898 N.W.2d 93

the visit, Ms. Flug stated that her symptoms were "slowly resolving," but that she had an "aching burning pain in her upper back" that "radiat[ed] into the posterior right shoulder and down the arm just a bit." Dr. Floren also noted that a cervical spine x-ray showed "mild degenerative changes," but he drew no connection between that condition and her work injury. He concluded that Ms. Flug had right upper back and shoulder pain with no sign of cervical involvement.

¶4 Ms. Flug's condition improved in some ways over the next few months, but not in others, so Dr. Floren referred her to Dr. Eduardo Perez, a neurosurgeon. Dr. Perez recommended an anterior cervical discectomy with fusion/fixation at the C5-C6 and C6-C7 levels. Ms. Flug had the surgery on June 4, 2013. A month later, she met with Dr. Perez and reported that she was "doing excellent" and was feeling "almost 100 [percent]." Dr. Floren released Ms. Flug back to work on July 17, 2013, with a lifting restriction that was eventually eliminated. Dr. Floren declared that Ms. Flug reached a healing plateau by November of 2013, and assessed her (at that time) as having a limited permanent partial disability.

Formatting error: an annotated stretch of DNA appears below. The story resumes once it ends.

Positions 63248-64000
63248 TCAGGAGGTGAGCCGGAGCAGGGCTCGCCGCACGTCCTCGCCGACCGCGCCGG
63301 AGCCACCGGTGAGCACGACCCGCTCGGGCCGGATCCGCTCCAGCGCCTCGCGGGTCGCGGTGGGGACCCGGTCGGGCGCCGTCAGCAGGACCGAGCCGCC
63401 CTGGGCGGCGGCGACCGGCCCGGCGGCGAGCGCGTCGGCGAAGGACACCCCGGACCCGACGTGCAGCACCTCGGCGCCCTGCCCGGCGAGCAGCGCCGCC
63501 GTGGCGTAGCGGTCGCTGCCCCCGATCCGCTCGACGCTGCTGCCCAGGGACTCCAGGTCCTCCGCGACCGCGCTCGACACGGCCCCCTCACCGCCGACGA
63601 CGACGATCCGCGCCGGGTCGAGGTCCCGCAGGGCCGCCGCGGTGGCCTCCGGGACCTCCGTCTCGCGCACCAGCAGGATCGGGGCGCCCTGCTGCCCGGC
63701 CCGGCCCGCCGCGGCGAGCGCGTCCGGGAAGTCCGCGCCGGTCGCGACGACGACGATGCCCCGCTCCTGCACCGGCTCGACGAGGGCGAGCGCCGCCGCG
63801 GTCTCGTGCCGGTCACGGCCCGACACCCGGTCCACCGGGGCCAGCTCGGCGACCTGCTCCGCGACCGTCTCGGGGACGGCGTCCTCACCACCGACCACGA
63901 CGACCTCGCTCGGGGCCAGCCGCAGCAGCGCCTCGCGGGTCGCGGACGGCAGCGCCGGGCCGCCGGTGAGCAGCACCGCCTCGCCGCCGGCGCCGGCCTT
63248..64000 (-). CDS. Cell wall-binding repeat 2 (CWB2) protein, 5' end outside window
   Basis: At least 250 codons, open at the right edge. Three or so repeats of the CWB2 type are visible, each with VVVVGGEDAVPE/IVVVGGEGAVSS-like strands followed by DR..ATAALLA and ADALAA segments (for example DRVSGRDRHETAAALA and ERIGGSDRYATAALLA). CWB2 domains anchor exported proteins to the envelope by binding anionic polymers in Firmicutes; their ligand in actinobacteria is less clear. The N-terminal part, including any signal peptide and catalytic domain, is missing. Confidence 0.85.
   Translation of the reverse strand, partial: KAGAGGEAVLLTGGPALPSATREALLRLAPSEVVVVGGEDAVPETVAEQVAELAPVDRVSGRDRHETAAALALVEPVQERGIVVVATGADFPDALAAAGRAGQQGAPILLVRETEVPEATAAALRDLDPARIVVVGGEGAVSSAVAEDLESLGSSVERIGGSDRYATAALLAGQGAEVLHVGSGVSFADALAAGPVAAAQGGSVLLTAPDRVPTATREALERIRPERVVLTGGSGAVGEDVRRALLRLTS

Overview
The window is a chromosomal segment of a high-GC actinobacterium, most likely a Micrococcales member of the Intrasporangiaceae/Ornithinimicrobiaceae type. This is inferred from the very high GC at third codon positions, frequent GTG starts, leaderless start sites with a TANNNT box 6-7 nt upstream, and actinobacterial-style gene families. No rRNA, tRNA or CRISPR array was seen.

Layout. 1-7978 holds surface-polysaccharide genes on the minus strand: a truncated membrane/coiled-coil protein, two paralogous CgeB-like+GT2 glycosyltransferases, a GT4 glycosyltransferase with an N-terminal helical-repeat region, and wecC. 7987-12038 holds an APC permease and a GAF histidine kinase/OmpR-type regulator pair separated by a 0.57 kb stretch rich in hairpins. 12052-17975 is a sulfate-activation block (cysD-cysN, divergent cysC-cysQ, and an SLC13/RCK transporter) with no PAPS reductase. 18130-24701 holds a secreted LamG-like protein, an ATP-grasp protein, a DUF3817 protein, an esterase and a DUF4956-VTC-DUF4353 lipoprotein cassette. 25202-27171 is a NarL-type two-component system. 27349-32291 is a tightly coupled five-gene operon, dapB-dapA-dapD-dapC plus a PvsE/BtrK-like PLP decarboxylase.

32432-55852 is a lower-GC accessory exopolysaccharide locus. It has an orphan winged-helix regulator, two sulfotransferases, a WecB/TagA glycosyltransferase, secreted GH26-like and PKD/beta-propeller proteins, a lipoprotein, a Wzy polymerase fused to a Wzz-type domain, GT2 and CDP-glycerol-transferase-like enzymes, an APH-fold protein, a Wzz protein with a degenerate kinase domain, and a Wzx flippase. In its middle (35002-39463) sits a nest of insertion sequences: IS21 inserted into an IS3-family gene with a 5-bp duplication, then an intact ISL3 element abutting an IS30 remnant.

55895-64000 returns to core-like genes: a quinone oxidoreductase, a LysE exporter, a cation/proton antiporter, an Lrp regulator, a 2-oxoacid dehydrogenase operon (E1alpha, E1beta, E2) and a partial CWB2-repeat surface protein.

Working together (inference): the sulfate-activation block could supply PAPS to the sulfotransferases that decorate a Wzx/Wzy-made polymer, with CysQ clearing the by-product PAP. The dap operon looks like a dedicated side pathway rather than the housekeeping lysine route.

376 Wis.2d 575

B. Ms. Flug's Application for Benefits

¶5 Wal-Mart agreed that Ms. Flug had suffered a work-related injury, and its worker's compensation insurance carrier paid medical expenses up to May 9, 2013, and disability benefits up to June 22, 2013. But because the insurance carrier did not agree the degenerative disc disease was attributable to Ms. Flug's work injury, it refused further compensation for medical expenses or disability benefits.